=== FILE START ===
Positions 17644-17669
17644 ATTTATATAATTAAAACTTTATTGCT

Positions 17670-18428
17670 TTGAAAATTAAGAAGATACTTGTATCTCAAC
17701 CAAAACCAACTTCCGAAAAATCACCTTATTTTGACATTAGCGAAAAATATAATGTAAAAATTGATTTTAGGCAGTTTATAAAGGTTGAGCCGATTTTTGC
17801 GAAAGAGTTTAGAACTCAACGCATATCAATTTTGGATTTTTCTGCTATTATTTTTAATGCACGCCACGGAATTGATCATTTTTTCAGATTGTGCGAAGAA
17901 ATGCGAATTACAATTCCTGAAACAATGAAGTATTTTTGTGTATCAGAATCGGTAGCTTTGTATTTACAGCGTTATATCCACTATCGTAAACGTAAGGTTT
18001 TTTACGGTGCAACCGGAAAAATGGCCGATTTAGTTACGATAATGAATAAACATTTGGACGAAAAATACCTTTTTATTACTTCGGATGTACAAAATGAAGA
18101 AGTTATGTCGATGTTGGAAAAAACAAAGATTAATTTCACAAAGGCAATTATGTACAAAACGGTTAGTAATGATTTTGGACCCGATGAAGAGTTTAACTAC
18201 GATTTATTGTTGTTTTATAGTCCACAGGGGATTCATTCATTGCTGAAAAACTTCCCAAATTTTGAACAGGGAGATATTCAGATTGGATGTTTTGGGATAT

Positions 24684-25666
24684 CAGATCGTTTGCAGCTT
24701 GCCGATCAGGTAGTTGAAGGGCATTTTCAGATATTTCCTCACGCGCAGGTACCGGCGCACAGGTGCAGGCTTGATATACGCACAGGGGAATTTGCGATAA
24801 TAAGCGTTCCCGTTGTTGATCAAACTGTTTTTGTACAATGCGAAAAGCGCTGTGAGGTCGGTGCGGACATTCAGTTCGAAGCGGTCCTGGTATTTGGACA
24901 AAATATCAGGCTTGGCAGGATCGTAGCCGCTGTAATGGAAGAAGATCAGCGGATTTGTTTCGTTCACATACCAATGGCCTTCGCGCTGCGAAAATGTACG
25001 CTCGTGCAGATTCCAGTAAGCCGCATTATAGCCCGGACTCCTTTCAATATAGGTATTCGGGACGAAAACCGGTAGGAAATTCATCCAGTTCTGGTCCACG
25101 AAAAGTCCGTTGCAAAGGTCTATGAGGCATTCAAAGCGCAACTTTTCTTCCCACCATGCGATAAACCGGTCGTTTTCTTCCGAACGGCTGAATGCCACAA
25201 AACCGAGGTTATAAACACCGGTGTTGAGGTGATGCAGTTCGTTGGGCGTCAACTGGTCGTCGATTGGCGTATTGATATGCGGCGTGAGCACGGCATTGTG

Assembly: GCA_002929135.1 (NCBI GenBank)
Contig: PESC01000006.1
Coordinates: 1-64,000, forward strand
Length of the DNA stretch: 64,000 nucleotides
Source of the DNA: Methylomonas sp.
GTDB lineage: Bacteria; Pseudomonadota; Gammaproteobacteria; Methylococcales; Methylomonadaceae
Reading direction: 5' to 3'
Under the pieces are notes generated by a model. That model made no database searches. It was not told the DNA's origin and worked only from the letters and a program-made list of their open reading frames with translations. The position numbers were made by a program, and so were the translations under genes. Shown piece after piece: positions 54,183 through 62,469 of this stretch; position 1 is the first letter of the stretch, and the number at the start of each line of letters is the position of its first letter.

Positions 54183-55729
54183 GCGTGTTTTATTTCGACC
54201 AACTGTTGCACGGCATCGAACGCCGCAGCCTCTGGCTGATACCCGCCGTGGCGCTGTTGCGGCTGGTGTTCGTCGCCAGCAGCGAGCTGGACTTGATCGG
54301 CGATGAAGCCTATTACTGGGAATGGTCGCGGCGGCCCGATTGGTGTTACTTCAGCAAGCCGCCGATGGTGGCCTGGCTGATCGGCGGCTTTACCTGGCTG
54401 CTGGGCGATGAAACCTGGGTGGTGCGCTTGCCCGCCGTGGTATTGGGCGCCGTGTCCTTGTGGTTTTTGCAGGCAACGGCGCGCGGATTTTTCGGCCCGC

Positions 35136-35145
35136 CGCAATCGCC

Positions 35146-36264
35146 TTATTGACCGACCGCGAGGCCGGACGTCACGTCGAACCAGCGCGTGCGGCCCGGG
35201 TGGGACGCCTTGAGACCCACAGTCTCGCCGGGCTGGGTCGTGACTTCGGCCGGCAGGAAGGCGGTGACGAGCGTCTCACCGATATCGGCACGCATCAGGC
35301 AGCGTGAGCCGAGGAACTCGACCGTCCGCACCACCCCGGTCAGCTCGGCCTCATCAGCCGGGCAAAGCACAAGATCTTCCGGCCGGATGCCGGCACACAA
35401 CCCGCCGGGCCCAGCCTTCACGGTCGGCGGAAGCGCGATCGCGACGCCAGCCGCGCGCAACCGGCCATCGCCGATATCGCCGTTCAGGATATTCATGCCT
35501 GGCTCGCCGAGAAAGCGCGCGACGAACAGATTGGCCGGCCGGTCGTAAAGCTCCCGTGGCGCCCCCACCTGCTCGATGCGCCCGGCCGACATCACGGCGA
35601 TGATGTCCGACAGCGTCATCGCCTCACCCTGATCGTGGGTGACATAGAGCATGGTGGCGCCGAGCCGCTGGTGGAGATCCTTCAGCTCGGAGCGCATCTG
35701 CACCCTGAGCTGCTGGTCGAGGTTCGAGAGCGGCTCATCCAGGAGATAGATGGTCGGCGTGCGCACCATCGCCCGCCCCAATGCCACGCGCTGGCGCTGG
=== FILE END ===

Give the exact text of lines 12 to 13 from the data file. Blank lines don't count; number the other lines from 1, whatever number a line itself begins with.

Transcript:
24684 CAGATCGTTTGCAGCTT
24701 GCCGATCAGGTAGTTGAAGGGCATTTTCAGATATTTCCTCACGCGCAGGTACCGGCGCACAGGTGCAGGCTTGATATACGCACAGGGGAATTTGCGATAA